Q: The National Fair Housing Alliance is dedicated to eliminating housing discrimination, but that goes beyond just investigating complaints. How else is NFHA working to expand fair and affordable housing opportunities?
In the real estate industry, we tend to think about fair housing through a strictly discrimination-focused lens. At NFHA, we consider fair housing to be a broader civil rights issue. Where you live determines your access, or lack of access, to financial institutions, technology, healthcare, transportation, food, education, and employment. It further determines personal and family wealth. When people are offered equitable resources and opportunities to secure safe, affordable housing, they have an opportunity to prosper.
The word “equitable” is important here. There are vast disparities in access to resources in White and non-White communities. Those are the foundation of NFHA’s efforts – ensuring that all people and communities thrive. NFHA uses many different avenues to achieve our goals; education and outreach, member services, public policy and advocacy, housing and community development, tech equity, enforcement and litigation, and consulting and compliance programs.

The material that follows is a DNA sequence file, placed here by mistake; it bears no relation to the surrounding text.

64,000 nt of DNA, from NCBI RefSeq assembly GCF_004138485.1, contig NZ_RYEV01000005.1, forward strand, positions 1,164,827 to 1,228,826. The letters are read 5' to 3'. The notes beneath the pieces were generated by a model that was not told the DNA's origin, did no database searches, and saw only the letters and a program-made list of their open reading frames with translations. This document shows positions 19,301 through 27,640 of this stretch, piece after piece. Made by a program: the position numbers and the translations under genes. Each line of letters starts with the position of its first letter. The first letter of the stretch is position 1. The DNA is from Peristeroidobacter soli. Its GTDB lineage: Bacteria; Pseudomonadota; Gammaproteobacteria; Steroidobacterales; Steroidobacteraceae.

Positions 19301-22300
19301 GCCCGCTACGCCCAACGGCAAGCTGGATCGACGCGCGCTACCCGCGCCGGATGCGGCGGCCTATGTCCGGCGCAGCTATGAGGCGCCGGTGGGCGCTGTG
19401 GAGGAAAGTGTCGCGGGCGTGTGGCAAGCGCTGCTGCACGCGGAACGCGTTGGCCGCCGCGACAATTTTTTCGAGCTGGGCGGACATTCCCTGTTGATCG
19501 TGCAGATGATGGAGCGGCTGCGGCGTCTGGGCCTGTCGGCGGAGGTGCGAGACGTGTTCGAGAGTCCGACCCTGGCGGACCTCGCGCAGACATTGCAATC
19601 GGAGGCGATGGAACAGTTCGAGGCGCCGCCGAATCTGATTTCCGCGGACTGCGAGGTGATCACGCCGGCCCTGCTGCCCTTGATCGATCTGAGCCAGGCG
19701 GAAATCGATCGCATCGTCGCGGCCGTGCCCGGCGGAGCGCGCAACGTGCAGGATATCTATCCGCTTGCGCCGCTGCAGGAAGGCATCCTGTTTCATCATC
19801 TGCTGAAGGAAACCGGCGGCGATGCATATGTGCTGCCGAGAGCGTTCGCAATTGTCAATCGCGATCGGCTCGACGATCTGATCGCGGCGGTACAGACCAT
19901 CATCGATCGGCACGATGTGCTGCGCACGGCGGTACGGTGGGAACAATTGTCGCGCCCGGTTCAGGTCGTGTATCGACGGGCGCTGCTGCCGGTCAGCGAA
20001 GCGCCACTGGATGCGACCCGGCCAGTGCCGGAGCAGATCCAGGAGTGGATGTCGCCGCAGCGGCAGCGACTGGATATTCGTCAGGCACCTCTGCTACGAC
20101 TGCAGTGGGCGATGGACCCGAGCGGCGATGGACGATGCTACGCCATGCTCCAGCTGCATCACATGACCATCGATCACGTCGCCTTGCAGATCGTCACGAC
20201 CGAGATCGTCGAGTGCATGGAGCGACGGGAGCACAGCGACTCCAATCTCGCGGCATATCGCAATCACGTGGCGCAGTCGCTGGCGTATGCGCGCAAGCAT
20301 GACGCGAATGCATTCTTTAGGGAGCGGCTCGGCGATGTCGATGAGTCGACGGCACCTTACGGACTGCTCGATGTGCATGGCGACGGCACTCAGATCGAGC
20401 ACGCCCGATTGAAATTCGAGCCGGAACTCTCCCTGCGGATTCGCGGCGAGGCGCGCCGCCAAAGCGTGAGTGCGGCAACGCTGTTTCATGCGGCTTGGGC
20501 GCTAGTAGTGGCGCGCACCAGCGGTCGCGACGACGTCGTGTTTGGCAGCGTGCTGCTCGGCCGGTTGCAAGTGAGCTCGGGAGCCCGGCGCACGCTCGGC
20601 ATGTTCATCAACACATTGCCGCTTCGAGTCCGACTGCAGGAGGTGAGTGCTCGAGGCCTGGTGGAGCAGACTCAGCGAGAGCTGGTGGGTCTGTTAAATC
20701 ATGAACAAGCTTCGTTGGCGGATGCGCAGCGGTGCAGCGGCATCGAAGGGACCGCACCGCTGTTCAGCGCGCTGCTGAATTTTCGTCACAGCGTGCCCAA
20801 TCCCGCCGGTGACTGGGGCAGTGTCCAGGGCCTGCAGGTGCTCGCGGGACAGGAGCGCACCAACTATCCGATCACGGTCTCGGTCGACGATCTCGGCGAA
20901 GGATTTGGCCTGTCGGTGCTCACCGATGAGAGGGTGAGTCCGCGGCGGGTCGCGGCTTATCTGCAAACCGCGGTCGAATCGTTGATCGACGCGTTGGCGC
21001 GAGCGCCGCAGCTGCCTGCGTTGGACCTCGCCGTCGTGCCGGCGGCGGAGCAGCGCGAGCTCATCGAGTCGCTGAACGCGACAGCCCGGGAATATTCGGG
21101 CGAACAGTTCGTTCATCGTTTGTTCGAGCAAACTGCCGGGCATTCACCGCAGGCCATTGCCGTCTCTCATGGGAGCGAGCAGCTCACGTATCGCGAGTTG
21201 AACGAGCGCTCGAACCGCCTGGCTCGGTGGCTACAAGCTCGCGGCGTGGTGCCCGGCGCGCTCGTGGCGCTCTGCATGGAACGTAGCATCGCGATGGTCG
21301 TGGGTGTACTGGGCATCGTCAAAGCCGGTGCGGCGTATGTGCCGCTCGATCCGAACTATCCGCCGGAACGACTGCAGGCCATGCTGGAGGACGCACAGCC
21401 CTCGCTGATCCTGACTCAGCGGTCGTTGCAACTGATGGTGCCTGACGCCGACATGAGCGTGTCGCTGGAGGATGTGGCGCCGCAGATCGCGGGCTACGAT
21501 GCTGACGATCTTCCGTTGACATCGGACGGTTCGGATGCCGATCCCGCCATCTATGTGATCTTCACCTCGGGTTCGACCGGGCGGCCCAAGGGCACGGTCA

Q: What are some of the hot topic fair housing issues NFHA is focusing on right now?
Two of our innovative programs include Keys Unlock Dreams (KUDI) and Tech Equity (TEI). Keys Unlock Dreams is a three-year 10-city initiative designed to close the racial homeownership and wealth gaps. TEI is a multi-faceted effort designed to eliminate bias in algorithmic-based systems used in housing and financial services.